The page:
AJH MiniMod - VCF
AJH MiniMod - VCF - the filter of the Model D recreated in its entirety - including power supply voltages to get closest to what this now common-sense sound-processor was in the original Moog instrument.
AJH MINIMOD - VCF - TRANSISTOR LADDER FILTER
The stuff of legends, the Moog transistor ladder filter changed the face of the musical landscape forever. The MiniMod VCF is a faithful replica of the 24db/octave low pass filter used in the early Model D synthesiser.
There is a three channel input mixer and a nice large filter cutoff control, along with “1/3” and “2/3” CV inputs to emulate the action of the original VCF keyboard switches, apply 1v/oct to either of these inputs and the VCF keyboard tracking will be the same as the original with Keyboard 1 (1/3) or 2 (2/3) engaged, or use the 1v/oct input to emulate both switches selected. There is a variable Exponential CV input which is about 30% more sensitive than the 1v/oct input, this allows some nice over modulation effects.
The manufacturers have added Voltage Controlled Resonance (Emphasis) in addition to manual Emphasis control. This uses a vactrol as the control element. The fast vactrol used allows modulation speeds up into the audio range. The filter will of course self resonate and act as a sine wave oscillator too.
There is also an overdrive facility which can be selected with an onboard jumper. This allows the input to the filter core to be substantially overdriven, great for adding a bit of extra dirt to the sound.
Module Width: 14hp
Module Depth: 26mm
Current Usage: 45mA Positive, 30mA Negative
The Moog transistor ladder filter is a 24db/octave slope low pass design which was patented by Dr Bob Moog on 28th October 1969. It has gone on to become possibly the most famous filter ever, and since the expiry of the patent it has also became the most cloned and copied filter in the world too. But not all ladder filter replicas are born equal......
The manufacturers initially thought that this would be an easy module to re-create, but it is only after considerable development work that they feel that they have now “nailed” the early ladder filter sound and captured its magic. They have taken great care to get as close to the original sound as possible, so we replicated the same circuitry and component values of the Early Model D VCF. In early incarnations of this filter all of the ladder transistors were hand matched pairs, whereas in the later filters only the top and bottom ladder pair were matched, presumably to save time and production cost as production volumes increased.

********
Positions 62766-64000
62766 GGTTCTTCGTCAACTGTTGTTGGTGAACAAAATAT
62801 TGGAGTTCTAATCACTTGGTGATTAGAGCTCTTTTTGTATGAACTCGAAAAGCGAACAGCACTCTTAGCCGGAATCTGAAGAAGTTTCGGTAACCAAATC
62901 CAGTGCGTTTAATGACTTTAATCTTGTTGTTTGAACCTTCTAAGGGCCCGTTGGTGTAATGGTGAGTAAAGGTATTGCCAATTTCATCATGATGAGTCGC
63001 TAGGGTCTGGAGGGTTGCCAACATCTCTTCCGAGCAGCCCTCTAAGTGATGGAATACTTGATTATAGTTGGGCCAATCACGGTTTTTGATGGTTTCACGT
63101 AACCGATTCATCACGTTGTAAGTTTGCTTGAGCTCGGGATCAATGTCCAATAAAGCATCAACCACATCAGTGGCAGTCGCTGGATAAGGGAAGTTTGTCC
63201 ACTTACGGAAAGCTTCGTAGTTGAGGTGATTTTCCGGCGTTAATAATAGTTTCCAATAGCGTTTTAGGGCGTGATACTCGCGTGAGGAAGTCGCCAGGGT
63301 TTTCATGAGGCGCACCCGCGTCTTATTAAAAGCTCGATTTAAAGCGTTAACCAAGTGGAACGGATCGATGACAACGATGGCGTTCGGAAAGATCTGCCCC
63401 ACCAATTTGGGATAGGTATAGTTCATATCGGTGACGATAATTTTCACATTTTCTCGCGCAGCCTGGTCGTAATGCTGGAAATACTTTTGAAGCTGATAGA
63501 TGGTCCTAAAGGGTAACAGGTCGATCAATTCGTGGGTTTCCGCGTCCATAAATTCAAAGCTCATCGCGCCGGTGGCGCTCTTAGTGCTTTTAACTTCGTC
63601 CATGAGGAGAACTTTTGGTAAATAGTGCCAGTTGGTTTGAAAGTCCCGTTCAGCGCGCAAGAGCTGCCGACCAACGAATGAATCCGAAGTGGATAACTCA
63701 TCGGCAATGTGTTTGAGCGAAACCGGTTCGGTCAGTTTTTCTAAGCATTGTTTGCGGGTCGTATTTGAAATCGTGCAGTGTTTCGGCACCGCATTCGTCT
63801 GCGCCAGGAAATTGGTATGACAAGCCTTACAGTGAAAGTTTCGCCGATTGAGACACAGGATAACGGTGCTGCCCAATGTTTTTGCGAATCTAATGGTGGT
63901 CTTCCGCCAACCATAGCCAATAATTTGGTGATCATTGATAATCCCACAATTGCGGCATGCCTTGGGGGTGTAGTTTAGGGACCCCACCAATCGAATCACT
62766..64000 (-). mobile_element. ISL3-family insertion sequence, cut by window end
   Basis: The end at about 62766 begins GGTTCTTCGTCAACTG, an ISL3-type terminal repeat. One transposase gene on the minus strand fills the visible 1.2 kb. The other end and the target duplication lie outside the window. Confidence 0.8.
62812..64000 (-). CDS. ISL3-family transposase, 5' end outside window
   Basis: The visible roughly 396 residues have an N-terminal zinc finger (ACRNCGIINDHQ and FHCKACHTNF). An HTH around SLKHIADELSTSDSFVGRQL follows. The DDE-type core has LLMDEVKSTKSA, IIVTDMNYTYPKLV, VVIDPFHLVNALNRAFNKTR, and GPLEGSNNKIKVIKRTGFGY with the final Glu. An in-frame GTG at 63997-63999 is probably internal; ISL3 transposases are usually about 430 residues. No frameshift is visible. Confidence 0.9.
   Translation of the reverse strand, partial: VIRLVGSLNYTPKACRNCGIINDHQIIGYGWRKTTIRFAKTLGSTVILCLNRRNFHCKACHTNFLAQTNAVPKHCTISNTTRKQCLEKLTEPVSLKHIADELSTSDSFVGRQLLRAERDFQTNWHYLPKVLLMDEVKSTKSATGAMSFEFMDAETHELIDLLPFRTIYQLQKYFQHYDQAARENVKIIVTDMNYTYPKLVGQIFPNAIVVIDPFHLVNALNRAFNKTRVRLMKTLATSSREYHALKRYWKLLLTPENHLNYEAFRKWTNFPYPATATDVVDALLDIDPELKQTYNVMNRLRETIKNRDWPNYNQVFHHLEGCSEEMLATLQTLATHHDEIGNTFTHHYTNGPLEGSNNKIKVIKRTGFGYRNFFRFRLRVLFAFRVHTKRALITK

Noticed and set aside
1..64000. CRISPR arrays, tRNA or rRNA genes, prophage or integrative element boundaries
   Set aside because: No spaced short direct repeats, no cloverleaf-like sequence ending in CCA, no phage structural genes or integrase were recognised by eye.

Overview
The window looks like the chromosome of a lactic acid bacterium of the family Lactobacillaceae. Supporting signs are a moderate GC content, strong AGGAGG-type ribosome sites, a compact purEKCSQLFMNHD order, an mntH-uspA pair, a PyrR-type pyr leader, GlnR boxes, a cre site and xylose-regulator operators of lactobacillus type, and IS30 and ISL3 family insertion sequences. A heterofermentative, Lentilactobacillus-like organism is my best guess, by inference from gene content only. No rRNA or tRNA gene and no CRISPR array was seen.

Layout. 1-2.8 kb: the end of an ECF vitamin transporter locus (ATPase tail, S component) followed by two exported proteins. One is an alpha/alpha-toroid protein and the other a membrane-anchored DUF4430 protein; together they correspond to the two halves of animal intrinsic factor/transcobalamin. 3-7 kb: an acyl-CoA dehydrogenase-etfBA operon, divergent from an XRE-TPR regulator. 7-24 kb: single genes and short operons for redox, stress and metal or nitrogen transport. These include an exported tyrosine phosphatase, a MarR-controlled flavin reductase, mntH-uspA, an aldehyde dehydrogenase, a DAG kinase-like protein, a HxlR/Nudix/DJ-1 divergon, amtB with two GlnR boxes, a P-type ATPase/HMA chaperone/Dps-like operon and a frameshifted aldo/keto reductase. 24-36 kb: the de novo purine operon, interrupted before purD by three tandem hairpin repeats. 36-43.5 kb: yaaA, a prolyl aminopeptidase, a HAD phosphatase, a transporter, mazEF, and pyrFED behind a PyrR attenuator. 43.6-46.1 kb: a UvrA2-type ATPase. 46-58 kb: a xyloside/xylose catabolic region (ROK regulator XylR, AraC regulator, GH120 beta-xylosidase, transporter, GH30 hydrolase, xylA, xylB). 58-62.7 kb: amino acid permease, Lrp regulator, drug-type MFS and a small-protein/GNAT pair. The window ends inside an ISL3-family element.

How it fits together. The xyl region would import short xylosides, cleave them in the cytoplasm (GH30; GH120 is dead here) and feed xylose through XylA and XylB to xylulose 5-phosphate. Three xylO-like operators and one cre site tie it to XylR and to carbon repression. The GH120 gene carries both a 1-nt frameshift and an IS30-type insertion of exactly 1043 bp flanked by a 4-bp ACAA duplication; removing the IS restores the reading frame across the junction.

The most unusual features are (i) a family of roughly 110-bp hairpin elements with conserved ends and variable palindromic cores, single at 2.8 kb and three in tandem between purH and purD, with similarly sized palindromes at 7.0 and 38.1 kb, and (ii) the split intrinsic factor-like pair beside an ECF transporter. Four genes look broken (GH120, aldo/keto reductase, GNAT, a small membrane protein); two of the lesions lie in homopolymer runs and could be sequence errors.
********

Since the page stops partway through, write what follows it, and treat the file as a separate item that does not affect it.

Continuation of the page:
This change is cited as being responsible for the slightly better sound of the early Model D ladder filters, so in the AJH MiniMod VCF they use fully matched transistor pairs for all positions in the ladder.
The manufacturers found that filter core voltage is also important, so they run the filter core on the original +/-10volt supply voltages, obtained from the Eurorack +/-12v supply by the addition of two very low ripple linear voltage regulators. The core signal levels are also a factor in the sound; so the MiniMod VCF runs at exactly the same waveform signal levels as the original, which are considerably lower than those used in Eurorack modular synths. So, after the filter stage they have added an output stage to bring the signals back up to +/- 5V pp modular levels. This output stage uses a pro audio grade operational ampifier and has a measured total harmonic distortion of only 0.008% * and a very low noise floor, so it raises the signal back to modular levels without adversely affecting the sound.
It has taken four prototypes and involved the testing of many different transistor types and several circuit board layout changes to get to the point where they feel that they have now “nailed” the early Model D ladder filter sound and captured its magic. They found that transistor specification, supply voltage and internal signal levels make a considerable contribution to the Model D VCF sound. They were very surprised at how flat and lifeless the filter became when substituting different types of ladder transistors. The cut-off and resonance remained similar but the fast cut-off “three dimensional bong” sound of the filter was easily lost.
Voltage Controlled Emphasis
A vactrol based circuit adds a very useful Voltage Control capability to the filter Emphasis effect and the amount of voltage control applied can be varied with the EMP-CV contol knob. The vactrol is a purely resistive element similar to a potentiometer and is considerably less intrusive to the filter resonance feedback loop than the more common transconductance amplifier solution and has been chosen for that reason.The manufacturers have selected a fast acting vactrol, this allows maximum modulation speeds to reach well into the audio range. The manual Emphasis control uses a (hard to source!) antilog taper potentiometer of the same specification as the original, so it offers the same control response as the original design.
The manufacturers have also included a jumper on the circuit board, which when removed will double the gain to the front end of the filter. This substantially overdrives the filter core and is great for adding a bit of extra dirt to the sound but at the cost of some subtlety. Simply re-connect the jumper to return the gain at original levels.